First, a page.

The Dynamics and Cohesion of an Adopted Family Significantly Impacts the Adopted Child’s Cognitive and Behavioral Development

Toddler girl walking holding mother’s hand
With the scarcity of data concerning adopted children, the researchers followed children adopted from institutionalized care to determine the relationship between family environment, behavioral outcomes, and executive function.

The outcomes from pre-adoption adversity on cognition and behavioral development among toddlers was moderated by the positive dynamics of a cohesive and expressive family, according to results of a study published in Pediatric Research.

Children (n=10) adopted by a family in the United States from institutionalized care in Eastern Europe were included in this study. All toddlers spent ≥8 months in an orphanage from the age of 6 months. A group of healthy children (n=19) was used as a comparator group.

Participants were assessed for anthropomorphic measurements, neurocognition, behavior, and endocrine health at baseline and 2 years. Parents responded to a questionnaire which assessed the social climate and family dynamics.

At baseline, adopted children and controls were aged mean 27.5 (standard deviation [SD], 9.3) and 30.7 (SD, 14) months and 6 and 9 were girls, respectively. The adopted children were shorter (P =.002), weighed less (P =.002), and had smaller mid-arm circumferences (P =.034) than the control children.

At the 2-year follow-up no significant anthropomorphic differences between cohorts were observed.

Serum cortisol among the adopted children ranged between 4.2 and 16.3 mg/dL and correlated with time spent in the orphanage (R2, 0.608; P <.06), in which cortisol increased with time spent in institutionalized care. Other endocrine hormone levels and lipids were within normal ranges.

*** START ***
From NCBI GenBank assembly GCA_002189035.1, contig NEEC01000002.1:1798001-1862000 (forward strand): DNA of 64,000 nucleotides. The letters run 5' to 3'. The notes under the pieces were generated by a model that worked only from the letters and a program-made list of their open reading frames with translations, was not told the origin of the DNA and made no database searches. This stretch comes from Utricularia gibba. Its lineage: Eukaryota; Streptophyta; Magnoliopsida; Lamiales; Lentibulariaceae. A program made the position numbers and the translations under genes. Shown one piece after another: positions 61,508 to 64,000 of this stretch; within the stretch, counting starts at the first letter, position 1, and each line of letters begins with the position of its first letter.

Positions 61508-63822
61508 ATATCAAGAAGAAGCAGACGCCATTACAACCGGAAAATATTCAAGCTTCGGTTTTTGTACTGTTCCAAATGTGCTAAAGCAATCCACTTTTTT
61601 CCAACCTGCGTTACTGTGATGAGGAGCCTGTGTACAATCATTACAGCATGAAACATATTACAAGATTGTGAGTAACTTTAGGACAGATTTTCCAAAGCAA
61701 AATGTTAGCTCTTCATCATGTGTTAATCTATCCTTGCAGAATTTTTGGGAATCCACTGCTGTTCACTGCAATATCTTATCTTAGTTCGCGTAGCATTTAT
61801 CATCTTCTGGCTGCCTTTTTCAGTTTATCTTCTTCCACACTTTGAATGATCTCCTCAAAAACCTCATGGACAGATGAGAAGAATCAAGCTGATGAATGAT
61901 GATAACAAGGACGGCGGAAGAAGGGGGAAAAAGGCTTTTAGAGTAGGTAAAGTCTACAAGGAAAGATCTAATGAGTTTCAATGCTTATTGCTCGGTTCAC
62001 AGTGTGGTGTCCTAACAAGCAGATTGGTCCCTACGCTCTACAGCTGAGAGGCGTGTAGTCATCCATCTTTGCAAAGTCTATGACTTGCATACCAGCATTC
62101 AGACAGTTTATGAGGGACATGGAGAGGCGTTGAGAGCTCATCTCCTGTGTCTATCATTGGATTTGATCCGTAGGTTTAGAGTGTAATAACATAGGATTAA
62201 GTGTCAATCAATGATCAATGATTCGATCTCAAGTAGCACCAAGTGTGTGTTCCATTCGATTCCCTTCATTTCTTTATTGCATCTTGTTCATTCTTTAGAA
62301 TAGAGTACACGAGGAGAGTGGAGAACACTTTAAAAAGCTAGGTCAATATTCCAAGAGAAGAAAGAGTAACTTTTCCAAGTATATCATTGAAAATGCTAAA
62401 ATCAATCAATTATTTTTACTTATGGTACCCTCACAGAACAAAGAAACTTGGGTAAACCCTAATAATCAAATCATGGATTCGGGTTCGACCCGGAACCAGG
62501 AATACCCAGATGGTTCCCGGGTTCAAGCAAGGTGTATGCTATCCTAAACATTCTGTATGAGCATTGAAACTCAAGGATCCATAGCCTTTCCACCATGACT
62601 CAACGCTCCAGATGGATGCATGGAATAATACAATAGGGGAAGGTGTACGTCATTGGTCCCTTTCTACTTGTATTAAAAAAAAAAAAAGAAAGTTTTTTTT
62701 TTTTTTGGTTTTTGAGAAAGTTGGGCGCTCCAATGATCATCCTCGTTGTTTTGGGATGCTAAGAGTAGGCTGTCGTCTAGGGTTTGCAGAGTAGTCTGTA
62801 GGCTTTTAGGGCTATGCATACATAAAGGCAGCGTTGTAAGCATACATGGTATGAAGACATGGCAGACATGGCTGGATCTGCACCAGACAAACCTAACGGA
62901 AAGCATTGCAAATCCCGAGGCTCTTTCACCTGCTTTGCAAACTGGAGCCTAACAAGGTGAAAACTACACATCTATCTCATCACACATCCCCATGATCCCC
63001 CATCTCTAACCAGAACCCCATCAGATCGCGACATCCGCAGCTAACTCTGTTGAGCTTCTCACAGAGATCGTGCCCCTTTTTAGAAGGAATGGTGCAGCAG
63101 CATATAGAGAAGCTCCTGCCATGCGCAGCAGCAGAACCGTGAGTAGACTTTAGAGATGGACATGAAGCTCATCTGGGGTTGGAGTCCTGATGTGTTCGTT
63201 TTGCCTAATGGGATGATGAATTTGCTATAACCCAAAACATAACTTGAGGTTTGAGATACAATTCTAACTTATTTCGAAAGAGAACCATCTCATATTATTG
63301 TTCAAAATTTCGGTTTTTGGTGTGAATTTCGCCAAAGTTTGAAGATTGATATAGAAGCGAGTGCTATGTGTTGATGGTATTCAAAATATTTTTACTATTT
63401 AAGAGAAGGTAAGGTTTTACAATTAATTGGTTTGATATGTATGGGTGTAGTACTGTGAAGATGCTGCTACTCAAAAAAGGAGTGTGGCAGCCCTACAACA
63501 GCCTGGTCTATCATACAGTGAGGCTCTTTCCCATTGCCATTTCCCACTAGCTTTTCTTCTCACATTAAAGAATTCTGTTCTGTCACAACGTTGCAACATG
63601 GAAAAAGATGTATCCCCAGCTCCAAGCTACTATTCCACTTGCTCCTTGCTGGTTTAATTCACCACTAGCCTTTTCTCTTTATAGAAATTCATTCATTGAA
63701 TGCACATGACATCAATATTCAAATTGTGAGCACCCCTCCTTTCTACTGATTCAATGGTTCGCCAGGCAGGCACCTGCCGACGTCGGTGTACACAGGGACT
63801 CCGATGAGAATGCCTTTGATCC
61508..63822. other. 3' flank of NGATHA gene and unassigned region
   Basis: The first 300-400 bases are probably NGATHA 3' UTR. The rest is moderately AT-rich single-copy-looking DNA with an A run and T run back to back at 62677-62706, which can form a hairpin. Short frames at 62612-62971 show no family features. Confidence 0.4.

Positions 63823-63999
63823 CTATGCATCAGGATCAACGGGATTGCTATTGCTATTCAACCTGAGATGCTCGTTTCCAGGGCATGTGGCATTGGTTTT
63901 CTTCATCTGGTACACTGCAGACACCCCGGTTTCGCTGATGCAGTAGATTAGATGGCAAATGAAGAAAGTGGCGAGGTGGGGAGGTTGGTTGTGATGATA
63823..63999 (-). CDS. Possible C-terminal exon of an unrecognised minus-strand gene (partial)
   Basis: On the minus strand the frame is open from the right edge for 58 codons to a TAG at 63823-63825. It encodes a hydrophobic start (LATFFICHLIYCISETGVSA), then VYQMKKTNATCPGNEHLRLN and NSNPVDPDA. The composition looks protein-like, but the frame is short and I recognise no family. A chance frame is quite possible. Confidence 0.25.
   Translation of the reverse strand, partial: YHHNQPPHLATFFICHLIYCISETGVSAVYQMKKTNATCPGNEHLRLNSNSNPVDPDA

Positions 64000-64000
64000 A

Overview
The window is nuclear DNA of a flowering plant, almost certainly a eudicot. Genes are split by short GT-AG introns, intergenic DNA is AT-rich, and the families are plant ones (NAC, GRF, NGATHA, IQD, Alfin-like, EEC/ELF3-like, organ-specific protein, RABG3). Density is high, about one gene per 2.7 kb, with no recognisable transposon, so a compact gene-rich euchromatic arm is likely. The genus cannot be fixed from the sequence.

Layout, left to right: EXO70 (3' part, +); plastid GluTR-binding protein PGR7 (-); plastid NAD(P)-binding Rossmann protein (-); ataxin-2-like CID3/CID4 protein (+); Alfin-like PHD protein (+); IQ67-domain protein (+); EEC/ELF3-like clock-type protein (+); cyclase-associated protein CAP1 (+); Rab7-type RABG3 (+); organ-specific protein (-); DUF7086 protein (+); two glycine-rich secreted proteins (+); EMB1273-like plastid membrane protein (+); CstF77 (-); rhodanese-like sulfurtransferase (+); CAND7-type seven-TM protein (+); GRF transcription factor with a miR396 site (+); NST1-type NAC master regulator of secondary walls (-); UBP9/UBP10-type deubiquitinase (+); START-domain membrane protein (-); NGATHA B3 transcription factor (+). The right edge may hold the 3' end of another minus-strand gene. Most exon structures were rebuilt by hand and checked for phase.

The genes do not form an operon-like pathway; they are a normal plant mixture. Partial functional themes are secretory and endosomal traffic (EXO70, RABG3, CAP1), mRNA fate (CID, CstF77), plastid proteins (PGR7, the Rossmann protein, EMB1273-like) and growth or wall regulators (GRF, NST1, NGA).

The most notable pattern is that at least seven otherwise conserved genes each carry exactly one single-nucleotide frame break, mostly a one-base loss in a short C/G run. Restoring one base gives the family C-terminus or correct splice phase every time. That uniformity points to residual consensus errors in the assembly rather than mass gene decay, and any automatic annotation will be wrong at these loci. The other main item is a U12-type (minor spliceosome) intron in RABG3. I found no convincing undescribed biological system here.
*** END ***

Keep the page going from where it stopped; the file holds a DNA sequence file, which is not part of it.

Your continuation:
Cognitive scores were lower at baseline among the adopted children (P <.05).

At baseline, the adopted children had higher inhibition (mean, 55 vs 44; P =.05) and emotional (mean, 12.3 vs 8.0; P =.03) scores and lower social-emotional competence scores (mean, 31 vs 51; P =.001). At follow-up, the adopted children had higher inhibition (mean, 59 vs 47; P =.04), inhibitory self-control (mean, 58 vs 46; P =.03), and externalizing symptom (mean, 53.0 vs 40.0; P =.03) scores.

Parent responses to the Behavior Rating Inventory of Executive Function-Preschool assessment were associated with inhibitor control among half of children (F, 4.424; P <.05).

Baseline Family Environment Scale (FES) conflict and control subscales were predictors of higher Global Executive Composite score (R2, 0.91; P =.03), FES achievement scores positively correlated with cognitive scores (R2, 0.433; P =.04), FES cohesion and expressiveness associated with lower internalizing symptoms (R2, -0.9; P =.04), and FES control predicted increased internalizing symptoms (R2, 0.74; P =.03).

This study was limited by its small sample size. However, it was terminated prematurely when adoptions from Eastern Europe were terminated.

These data suggested a cohesive and expressive family environment mitigated the effects of pre-adoption adversity. Children who were adopted to families that had higher conflict or placed emphasis on rules or procedures were at greater risk for behavioral problems.


Keil MF, Leahu A, Rescigno M, Myles J, Stratakis CA. Family environment and development in children adopted from institutionalized care. Pediatr Res. Published online May 26, 2021. doi:10.1038/s41390-020-01325-1